Erstwhile is a collaborative space for graduate students in the History Department at the University of Colorado at Boulder. The entire staff reviews each post and article before publication. In this way, all “Erstwhile-ians” act as contributing editors.


Beau Driver – PhD Candidate – Beau’s research interests lie in Labor and Working-Class, Intellectual, and Cultural History, including a recent move into Gender Studies with a focus on Masculinity. The bulk of his research focuses on the Gilded Age and Progressive Era United States. Beau is currently researching his dissertation topic, which will explore the intersections of class and gender in the Progressive Era by examining middle-class men’s “vital contact” with the working class between 1880 and 1920. You can find Beau on Twitter at @DrBeaunus.



Alessandra La Rocca Link – PhD Candidate –  Alessandra is a doctoral student specializing in Native American history and the history of the American West (in its broadest interpretations). She is drawn to topics that address the complicated intersection of culture, technology, and the environment. This interest is evident in her dissertation research, which explores the ways in which Native Americans adapted to the socio-economic and cultural changes wrought in the wake of railroad expansion. Research aside, Alessandra is a baking enthusiast, some time runner, and reluctant gardener. You can find her on Twitter at @AlessandraLink2.



Sara Porterfield – PhD Candidate  – Sara’s love of the Colorado River led her to her current life as a doctoral student at the University of Colorado Boulder where she studies the environmental history of the Colorado River watershed. She believes that a change in an ethic of Western water use comes from experience on and appreciation for the river, and that our future water use must be informed by lessons learned from the history of that use. Her work has been published on The Dirtbag Diaries podcast, in COLUMBIA: The Magazine of Northwest History, The Canyon Country Zephyr, the Willamette Week, Annals of Wyoming, and H-Net Reviews: H-Environment. You can follow Sara Porterfield on Twitter at @ParadoxofPlace.



Sam Bock – PhD Student – Sam works on a variety of topics related to the environmental history of the American West. His most recent research investigates the rise of the craft beer industry as it relates to the emergence of a new western environmental ethos. This “research” is, of course, simply an excuse to spend a lot of time in brewpubs. When he’s not drinking beer or teaching classes at CU, Boulder, Sam works as a research assistant for Professor Patricia Limerick at the Center of the American West. Look for his forthcoming work in the Journal of the West and the Digital Encyclopedia of Colorado. You can follow Sam on Twitter at @BamSock.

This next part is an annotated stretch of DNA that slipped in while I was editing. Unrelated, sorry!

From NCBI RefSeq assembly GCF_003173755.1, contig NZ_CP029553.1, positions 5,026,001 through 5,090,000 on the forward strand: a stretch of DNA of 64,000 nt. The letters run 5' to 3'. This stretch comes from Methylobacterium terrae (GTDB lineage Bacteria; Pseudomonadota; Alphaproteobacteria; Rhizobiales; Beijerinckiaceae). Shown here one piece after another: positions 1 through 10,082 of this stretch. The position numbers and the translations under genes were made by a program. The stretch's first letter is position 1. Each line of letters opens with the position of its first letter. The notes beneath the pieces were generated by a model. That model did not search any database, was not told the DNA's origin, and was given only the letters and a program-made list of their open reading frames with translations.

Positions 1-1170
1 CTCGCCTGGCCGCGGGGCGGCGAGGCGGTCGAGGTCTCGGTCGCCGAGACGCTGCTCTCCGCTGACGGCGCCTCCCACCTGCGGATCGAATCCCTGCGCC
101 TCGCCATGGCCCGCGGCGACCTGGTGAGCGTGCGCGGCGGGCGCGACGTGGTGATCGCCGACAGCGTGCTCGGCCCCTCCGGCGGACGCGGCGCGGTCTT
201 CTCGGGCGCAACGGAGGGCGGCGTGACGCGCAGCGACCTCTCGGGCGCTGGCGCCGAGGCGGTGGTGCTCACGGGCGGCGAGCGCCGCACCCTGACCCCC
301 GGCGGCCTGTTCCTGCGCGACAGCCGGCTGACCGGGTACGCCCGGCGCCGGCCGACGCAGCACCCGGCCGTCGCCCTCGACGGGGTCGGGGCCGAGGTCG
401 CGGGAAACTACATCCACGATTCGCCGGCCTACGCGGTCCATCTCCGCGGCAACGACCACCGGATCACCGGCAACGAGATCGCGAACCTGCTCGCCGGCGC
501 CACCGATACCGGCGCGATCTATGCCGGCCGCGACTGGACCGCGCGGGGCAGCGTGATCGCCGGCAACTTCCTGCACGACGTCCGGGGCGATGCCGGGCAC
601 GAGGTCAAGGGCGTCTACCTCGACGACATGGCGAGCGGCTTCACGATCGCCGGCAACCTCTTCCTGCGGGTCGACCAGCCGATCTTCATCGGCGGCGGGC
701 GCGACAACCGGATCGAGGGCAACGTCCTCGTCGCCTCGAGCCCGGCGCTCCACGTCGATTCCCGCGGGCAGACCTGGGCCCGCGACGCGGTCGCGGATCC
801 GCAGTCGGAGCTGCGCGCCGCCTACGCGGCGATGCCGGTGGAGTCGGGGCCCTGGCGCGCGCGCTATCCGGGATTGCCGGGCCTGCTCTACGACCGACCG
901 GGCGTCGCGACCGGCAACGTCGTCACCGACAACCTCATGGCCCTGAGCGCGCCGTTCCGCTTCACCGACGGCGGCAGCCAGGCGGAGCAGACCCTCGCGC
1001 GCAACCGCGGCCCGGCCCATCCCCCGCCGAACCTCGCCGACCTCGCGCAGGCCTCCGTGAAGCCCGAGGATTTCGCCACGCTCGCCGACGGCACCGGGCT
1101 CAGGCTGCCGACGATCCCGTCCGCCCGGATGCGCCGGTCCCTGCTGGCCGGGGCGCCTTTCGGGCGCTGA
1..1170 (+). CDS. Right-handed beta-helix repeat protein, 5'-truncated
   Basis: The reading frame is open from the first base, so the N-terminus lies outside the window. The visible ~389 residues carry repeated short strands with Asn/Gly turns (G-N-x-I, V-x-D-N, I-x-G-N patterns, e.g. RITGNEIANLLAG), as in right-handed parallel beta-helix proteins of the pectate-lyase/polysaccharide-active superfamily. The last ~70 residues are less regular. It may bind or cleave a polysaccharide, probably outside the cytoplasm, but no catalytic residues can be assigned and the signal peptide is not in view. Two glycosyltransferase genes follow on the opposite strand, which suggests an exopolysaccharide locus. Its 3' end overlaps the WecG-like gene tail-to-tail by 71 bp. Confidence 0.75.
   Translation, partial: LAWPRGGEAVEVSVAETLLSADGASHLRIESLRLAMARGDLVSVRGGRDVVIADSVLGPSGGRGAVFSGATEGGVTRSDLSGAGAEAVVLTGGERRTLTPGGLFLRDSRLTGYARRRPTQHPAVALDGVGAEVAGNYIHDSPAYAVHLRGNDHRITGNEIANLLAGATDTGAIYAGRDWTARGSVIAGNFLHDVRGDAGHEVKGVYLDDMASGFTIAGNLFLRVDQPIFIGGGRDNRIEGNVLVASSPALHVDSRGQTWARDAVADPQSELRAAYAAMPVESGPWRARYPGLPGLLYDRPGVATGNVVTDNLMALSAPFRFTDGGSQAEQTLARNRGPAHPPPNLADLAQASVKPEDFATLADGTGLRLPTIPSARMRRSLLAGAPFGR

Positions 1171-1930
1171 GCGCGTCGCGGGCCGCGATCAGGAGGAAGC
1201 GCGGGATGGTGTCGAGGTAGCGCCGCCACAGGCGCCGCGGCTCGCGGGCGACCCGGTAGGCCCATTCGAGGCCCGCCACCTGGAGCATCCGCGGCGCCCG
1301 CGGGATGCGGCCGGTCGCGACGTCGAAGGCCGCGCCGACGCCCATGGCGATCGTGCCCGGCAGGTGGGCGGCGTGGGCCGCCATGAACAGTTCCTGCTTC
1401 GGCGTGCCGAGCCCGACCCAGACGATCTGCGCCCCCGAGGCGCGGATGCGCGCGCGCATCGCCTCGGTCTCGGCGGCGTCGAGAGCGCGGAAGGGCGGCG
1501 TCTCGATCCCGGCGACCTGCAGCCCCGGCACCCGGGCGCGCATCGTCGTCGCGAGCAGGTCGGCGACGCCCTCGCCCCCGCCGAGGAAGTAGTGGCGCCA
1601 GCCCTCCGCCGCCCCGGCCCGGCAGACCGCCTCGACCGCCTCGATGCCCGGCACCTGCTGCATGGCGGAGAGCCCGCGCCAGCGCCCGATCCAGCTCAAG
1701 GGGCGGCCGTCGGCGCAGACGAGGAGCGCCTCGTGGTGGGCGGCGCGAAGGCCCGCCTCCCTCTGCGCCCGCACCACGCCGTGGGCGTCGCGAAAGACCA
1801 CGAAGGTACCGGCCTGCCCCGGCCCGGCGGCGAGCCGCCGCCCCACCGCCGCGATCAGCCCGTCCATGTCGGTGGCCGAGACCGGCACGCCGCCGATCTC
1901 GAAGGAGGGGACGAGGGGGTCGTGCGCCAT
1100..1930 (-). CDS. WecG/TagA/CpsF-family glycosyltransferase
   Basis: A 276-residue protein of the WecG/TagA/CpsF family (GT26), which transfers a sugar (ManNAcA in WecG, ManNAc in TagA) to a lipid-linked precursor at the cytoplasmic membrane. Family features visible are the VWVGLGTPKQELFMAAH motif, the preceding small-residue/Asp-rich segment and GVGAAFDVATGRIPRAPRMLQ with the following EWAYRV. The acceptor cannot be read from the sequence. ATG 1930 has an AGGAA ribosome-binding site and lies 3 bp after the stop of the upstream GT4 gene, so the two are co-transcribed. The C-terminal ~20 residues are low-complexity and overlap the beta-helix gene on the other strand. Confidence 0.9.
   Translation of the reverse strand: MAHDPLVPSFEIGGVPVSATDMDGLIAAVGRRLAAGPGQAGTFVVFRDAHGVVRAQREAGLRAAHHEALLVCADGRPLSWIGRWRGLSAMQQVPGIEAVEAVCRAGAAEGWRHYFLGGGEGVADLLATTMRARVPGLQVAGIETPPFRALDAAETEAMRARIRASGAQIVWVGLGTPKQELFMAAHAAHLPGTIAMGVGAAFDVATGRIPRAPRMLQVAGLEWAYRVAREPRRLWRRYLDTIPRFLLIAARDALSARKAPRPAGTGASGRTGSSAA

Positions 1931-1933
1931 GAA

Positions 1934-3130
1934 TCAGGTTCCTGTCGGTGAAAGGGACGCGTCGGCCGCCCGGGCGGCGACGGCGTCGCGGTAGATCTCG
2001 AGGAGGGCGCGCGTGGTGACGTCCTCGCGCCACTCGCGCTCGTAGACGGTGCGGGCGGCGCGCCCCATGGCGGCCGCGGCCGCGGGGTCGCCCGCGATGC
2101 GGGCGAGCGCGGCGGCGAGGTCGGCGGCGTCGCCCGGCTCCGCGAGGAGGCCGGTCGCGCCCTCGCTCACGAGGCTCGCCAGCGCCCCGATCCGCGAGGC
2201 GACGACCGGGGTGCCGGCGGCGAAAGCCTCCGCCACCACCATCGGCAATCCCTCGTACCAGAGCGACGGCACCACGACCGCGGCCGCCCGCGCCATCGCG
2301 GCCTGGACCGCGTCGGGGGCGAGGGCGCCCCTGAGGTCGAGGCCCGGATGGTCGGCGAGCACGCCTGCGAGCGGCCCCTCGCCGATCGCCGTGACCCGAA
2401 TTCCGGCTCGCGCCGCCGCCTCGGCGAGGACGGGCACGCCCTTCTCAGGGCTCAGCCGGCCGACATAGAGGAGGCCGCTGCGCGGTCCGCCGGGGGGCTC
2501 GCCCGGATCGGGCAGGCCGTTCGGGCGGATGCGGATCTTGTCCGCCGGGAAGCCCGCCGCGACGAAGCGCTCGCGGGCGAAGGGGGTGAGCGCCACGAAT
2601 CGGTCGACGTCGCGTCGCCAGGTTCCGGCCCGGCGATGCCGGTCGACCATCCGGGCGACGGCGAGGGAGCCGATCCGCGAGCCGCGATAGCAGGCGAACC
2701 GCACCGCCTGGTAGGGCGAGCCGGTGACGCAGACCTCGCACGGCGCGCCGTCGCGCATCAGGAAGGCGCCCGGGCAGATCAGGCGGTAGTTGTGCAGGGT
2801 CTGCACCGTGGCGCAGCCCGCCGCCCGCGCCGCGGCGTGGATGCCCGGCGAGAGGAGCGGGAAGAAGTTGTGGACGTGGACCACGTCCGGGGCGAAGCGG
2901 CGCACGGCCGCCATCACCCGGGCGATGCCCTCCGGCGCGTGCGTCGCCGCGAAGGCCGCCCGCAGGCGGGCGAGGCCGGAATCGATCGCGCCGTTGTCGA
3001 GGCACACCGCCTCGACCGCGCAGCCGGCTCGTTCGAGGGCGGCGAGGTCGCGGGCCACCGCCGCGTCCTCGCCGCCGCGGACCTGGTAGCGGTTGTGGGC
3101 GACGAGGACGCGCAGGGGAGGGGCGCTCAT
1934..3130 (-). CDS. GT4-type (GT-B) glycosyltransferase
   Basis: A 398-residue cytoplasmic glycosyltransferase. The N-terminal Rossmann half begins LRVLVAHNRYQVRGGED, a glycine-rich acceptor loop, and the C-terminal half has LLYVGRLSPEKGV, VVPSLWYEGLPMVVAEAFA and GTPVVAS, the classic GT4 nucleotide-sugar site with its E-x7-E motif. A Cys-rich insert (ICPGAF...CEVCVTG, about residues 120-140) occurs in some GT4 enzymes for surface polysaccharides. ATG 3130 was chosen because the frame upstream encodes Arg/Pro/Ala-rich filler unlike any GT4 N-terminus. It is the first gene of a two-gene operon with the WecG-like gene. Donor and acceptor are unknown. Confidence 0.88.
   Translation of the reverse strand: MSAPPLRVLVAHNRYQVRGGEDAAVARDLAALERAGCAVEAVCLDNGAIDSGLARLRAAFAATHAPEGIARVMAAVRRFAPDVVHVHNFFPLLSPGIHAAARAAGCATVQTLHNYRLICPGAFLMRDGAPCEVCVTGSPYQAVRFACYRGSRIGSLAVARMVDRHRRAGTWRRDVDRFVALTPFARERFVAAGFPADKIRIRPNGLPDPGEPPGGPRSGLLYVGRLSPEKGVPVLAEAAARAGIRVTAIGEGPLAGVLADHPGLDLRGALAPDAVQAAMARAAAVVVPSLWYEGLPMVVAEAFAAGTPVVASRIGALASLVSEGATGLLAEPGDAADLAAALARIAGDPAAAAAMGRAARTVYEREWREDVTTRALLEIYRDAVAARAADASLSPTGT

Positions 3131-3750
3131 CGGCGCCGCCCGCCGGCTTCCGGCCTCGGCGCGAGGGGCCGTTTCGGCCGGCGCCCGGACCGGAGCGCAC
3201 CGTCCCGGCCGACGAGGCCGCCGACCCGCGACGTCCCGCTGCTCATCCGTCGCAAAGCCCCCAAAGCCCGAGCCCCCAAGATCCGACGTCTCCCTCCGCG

Caroline Grego – PhD Candidate – Caroline Grego is a fourth-year Ph.D. candidate at CU-Boulder. Originally from South Carolina, Caroline graduated from Middlebury College with a BA in geography in 2011, and earned her MA in geography from the University of British Columbia in 2013.  Check out her article in BC Studies, published July 2015!  She writes about hurricanes, race, the South, and the environment.  You can find Caroline on Twitter at @CarolineGrego88.


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Julia Frankenbach – PhD Student – Julia is a third-year Ph.D. student specializing in immigration history and identity in the American West. Her most recent work explores the specialized knowledge Mexican American horsemen brought to industrial-scale cattle ranches in California and Nevada around the turn of the twentieth century. Julia continues to research and write about histories of the U.S.-Mexico borderlands, migration and identity, and varied experiences of belonging (and not belonging) in the American West. She believes that literature is a vital companion to history, particularly for publicly engaged scholars. Julia has published her work in Labour/Le Travail. You can find her on Twitter at @JulFrankenbach.



Graeme Pente – PhD Candidate – Graeme studies the 19th-century intellectual history of the United States and France. His long-term research project focuses on the transatlantic movement of reform doctrines with an emphasis on questions of power, government, and democracy within emerging labor movements. His most recent work has focused on the state of Colorado, including such topics as the Chautauqua movement’s relationship to U.S. imperialism, Populism in the Rocky Mountain West, and memorialization of the Ludlow Massacre.


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